Which brings me to yesterday. I’d had a rough night — difficulty sleeping, and my stomach constantly feels how it might after vomiting (minus the actual vomiting). But I was in a surprisingly good mood by the time I took my last call for the day, which was naturally when things turned. Mid-conversation (which I took laying down — not great, for keeping your stomach acid where it belongs), I accidentally put too much pressure on my stomach. Suddenly, it felt as though things were no longer flowing the way they were supposed to. I tried to return my attention the call, laughing at my coworker’s genuinely riveting story, but my laughter was labored and painful. So was talking. I didn’t seem to have enough breath to comfortably do either, and my mouth was drying up at an alarmingly rapid rate. Each time I spoke, it felt like I was using up the last air on Earth.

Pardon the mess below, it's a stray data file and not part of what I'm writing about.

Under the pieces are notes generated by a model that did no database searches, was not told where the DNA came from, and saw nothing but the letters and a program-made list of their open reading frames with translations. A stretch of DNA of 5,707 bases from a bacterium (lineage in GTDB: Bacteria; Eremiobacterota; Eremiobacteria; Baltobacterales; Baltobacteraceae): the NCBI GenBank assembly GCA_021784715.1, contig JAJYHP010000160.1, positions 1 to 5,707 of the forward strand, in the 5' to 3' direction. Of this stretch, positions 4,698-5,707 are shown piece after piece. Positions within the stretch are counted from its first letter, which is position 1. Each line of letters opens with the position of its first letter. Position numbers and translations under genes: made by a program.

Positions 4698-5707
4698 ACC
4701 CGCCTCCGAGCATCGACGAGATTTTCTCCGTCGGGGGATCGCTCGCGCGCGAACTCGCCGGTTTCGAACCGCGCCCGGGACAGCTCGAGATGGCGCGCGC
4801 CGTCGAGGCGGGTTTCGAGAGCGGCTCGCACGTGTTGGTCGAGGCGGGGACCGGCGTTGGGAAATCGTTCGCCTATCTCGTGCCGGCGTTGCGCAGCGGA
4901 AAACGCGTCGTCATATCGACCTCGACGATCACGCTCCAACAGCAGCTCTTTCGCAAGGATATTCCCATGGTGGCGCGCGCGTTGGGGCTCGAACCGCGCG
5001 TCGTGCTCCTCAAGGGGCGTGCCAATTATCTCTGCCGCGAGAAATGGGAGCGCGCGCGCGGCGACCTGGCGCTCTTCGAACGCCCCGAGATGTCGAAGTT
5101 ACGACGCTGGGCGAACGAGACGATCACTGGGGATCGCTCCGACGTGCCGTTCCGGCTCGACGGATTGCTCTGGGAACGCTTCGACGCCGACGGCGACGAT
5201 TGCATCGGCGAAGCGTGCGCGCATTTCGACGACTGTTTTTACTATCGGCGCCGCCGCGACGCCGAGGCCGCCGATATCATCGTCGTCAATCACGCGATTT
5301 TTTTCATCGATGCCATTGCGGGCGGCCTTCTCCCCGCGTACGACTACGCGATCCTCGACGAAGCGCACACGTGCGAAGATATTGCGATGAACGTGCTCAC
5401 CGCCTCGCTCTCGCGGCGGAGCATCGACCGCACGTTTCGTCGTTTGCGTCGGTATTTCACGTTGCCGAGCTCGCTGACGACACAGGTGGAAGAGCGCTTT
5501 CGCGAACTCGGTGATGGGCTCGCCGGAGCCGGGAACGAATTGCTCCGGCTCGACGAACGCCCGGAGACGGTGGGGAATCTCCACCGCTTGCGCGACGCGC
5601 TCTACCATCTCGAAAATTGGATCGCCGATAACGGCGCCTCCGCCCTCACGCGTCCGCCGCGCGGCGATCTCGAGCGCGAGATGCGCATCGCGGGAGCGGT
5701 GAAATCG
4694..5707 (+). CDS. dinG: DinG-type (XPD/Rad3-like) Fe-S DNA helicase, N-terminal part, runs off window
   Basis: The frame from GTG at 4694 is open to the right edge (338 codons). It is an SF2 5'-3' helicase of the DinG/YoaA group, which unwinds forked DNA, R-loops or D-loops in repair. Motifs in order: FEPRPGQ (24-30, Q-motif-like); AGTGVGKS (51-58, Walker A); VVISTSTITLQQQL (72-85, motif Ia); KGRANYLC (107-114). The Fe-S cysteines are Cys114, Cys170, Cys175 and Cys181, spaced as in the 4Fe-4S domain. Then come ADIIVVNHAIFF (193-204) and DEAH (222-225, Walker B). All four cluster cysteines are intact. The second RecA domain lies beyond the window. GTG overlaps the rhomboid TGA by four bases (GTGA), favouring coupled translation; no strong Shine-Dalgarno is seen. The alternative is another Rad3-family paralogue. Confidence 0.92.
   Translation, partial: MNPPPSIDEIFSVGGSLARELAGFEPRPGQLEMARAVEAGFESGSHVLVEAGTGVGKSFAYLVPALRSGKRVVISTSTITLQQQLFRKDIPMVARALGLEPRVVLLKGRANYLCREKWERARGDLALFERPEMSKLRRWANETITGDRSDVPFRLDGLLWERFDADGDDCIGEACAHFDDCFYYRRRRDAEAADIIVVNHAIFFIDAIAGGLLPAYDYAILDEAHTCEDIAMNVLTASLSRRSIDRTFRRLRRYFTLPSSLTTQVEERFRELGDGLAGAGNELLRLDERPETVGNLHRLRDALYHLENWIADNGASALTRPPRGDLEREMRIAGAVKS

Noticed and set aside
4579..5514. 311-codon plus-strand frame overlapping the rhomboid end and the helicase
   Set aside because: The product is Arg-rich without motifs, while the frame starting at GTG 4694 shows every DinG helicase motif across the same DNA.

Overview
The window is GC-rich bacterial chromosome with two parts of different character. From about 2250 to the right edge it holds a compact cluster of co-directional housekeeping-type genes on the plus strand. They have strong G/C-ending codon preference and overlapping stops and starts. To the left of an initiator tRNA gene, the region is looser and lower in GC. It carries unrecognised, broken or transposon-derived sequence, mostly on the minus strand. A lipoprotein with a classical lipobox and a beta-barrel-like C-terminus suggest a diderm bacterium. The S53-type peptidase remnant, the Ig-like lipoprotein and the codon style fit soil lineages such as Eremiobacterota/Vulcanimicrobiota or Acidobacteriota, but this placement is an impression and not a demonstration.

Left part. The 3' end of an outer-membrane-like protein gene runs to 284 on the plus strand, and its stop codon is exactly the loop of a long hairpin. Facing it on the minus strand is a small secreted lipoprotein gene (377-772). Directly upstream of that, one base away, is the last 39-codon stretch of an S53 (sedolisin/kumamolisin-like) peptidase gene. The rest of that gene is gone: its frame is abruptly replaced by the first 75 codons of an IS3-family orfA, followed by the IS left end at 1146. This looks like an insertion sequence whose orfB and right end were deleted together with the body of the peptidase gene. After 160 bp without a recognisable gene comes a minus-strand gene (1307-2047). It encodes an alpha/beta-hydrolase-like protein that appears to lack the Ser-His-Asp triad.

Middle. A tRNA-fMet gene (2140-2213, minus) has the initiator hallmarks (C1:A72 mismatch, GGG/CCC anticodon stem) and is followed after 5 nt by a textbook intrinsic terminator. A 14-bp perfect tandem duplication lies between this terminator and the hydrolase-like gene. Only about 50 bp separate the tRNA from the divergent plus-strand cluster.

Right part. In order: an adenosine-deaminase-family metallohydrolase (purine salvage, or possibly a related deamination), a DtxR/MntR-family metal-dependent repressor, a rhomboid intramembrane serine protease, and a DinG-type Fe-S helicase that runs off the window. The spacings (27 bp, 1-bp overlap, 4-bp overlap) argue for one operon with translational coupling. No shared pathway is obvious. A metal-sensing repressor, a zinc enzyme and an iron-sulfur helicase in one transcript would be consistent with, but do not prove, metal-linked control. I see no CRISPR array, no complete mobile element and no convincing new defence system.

We cut the call short. I stood up to get a glass of water, but I was too dizzy to move. I crumbled to the floor, instead, and texted two friends: to talk myself through it, and to alert them that I may actually be dying. I tried to inhale and exhale for a bit, which was difficult and naturally made me panic, leaving me in a sort of cycle of breathlessness. Then my hands and forearms began tingling (internally) and vibrating (externally). I’m used to some numbness in my hands and arms, thanks to… exactly what I’m doing right now (typing stuff), but the vibrations continued to spread through both arms and legs. Five seconds away from going full Supernova, I crawled to a water glass and took the tiniest sip: a test of sorts. I was hoping I would vomit it up and validate my increasingly urgent desire to call for help, and also that I wouldn’t drown myself in the process. Instead, I felt the water in my sinuses, the brief sensation of breathing underwater. (And now, I know what water smells like.)